Dance and Theater

There is a strong tradition of dance in Cambodia, which has its origins in the sacred dances of the apsaras, the mythological seductresses of ancient Cambodia. Dance also became a religious tradition, designed to bring the king and his people divine blessings.

During the Angkor period classical ballet dancers were central to the royal court. The dances are very symbolic, and are subject to a precise order, a strict form, and a prescribed language of movements and gestures. Folk dancing in Cambodia is less structured, with dancers responding to the rhythm of drums. The dancers act out tales from Cambodian folk stories; folk dancing can often be seen at local festivals.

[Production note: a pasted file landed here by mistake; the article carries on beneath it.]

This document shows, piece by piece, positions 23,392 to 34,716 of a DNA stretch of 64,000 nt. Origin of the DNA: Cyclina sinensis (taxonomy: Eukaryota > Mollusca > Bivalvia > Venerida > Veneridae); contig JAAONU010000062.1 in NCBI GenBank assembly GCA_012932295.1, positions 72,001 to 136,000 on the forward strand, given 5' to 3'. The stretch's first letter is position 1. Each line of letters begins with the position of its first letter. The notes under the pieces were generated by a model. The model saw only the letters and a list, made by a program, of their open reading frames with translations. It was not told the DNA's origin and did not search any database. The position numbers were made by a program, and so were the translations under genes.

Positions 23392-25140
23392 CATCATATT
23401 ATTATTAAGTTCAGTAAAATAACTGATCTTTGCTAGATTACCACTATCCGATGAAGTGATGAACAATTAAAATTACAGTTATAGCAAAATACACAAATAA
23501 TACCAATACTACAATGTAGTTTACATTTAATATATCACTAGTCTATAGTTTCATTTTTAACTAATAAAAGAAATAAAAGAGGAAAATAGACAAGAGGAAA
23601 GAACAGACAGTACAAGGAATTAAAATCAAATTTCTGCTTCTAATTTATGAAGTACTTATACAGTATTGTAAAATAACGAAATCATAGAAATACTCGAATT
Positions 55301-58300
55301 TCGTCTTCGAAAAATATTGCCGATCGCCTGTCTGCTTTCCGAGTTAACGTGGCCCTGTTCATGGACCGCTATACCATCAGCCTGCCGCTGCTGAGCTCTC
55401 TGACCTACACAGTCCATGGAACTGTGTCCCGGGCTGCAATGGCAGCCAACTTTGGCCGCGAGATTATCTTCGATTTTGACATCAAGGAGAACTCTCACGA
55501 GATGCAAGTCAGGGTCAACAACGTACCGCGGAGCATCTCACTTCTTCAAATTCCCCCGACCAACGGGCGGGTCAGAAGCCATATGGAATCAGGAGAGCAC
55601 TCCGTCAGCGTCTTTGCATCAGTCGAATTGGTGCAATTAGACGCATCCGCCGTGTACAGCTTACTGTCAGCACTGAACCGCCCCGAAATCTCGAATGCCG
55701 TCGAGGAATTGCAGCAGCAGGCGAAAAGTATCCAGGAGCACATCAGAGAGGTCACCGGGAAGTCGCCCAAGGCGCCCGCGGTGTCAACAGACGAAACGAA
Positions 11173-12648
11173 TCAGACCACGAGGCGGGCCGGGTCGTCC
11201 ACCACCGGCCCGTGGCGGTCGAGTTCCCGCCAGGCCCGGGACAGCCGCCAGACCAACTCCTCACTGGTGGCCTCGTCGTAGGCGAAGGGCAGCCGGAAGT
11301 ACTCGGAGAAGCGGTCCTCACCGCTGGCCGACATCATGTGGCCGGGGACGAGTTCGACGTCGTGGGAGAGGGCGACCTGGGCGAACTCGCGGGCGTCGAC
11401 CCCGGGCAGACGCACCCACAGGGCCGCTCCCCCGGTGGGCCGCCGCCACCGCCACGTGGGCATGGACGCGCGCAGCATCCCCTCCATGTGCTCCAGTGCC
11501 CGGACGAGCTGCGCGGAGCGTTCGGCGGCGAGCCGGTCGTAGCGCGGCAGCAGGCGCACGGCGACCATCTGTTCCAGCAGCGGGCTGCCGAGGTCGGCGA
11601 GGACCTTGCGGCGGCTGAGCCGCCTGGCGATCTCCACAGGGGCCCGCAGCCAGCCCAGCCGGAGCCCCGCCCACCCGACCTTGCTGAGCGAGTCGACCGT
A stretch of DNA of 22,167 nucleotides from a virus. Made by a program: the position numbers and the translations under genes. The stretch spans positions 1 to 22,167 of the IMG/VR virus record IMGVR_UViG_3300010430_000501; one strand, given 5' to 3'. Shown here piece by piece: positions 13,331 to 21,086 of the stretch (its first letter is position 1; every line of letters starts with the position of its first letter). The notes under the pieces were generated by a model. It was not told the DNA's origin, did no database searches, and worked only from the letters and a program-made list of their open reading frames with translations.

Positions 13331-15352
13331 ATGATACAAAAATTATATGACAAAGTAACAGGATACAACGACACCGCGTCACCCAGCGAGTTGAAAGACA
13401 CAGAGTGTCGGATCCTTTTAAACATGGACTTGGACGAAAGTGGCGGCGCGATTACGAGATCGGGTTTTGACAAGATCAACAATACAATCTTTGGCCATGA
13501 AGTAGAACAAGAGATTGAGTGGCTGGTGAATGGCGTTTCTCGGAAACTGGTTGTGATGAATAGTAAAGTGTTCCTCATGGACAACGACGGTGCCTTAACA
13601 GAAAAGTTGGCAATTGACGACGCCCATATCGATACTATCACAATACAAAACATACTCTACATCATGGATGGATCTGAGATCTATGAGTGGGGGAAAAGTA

Folk plays and shadow plays (nang sbaek thom) are also a popular form of entertainment in the countryside. They are based on stories from the Ramayana, embroidered with local legends and the characters are cut out of leather and often painted.

The traditional orchestra consists of three xylophones; khom thom (a horseshoe-shaped arrangement with 16 flat gongs); violins; wind instruments including flutes, flageolets and a Khmer version of bagpipes; as well as drums of different shapes and sizes. There are three types of drum: the hand drum, the cha ayam drum and the yike drum. The drummer has the most important role in folk music as he sets the rhythm. There is no system of written notation so the tunes are transmitted orally from generation to generation.